Cornell University - Samuel Curtis Johnson Graduate School of Management
January 10, 2014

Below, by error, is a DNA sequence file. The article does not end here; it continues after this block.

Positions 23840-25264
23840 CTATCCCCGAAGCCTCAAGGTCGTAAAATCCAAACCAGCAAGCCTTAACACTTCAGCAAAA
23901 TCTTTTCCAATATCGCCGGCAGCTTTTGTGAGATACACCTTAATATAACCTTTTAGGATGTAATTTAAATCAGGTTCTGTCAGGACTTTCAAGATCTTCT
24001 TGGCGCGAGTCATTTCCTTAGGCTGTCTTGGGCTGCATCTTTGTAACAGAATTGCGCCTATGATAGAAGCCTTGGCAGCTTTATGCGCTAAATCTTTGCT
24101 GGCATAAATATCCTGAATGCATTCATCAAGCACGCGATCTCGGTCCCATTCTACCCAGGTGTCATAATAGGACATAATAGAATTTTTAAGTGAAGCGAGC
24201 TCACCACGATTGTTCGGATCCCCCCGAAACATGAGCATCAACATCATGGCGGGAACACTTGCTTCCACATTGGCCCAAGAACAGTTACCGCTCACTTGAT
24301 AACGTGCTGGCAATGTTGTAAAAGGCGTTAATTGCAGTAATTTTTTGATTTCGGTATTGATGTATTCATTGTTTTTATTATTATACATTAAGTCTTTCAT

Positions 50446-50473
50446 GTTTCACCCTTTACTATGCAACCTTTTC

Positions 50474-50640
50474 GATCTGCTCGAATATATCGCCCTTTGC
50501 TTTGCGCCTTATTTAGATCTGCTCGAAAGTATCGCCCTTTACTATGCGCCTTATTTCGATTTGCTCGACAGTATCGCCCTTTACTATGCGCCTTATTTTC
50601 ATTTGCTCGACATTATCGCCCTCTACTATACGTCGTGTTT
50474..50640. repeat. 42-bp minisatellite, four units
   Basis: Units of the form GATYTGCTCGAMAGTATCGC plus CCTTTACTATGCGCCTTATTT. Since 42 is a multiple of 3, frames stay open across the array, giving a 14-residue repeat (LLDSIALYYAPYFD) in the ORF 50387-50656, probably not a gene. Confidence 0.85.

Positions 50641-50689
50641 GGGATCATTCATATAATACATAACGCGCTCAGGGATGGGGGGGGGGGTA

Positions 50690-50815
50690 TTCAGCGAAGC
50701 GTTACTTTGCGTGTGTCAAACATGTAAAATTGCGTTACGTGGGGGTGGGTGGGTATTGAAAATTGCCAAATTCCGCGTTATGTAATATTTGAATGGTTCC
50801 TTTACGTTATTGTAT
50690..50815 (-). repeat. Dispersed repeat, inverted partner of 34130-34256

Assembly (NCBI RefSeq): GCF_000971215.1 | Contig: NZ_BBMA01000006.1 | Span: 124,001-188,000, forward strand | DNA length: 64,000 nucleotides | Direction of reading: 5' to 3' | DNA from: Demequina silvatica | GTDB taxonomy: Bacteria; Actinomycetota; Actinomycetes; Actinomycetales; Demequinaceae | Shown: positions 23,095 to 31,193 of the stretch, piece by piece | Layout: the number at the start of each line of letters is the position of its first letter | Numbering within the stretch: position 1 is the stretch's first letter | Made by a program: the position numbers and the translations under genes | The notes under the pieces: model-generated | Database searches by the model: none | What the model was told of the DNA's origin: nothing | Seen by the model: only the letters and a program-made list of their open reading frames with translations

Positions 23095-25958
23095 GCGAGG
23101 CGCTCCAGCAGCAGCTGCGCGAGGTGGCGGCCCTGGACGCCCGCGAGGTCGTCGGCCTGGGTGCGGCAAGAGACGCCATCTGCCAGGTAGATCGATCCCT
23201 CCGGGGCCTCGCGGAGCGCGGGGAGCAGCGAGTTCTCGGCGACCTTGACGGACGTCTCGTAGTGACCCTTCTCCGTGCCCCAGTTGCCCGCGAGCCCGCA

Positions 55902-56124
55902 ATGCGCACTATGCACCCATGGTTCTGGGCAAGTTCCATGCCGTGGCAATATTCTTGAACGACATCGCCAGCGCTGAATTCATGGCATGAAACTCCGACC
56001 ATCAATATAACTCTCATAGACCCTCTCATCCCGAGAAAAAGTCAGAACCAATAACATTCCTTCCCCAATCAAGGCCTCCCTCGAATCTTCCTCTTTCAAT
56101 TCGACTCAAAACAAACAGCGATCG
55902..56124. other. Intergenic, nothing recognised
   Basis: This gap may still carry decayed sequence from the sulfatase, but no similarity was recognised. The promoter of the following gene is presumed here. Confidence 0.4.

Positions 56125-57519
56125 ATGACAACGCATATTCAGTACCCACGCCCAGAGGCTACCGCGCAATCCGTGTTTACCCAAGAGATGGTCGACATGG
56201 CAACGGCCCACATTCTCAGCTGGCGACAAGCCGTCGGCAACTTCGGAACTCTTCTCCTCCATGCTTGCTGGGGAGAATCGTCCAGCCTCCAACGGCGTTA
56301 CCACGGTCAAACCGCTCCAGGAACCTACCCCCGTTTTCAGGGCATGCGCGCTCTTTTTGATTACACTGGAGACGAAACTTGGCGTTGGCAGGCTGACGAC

I investigate the "agency model" of sales, in which suppliers set retail prices and share revenue with retailers. Perhaps surprisingly, it is not the case that the agency model eliminates double markups; retailers continue to impose a markup because the revenue-sharing contracts they select distort the perceived marginal cost of suppliers. Nonetheless, when retailers compete in revenue shares, adopting the agency model lowers retail prices and industry profits. Yet, retailers' profits increase. Most-favored nation clauses that stipulate retail price parity can facilitate the emergence of high industry prices, but in some cases may also raise market-entry incentives and benefit consumers. My results provide an explanation for why many online retailers have adopted the agency model and MFN clauses.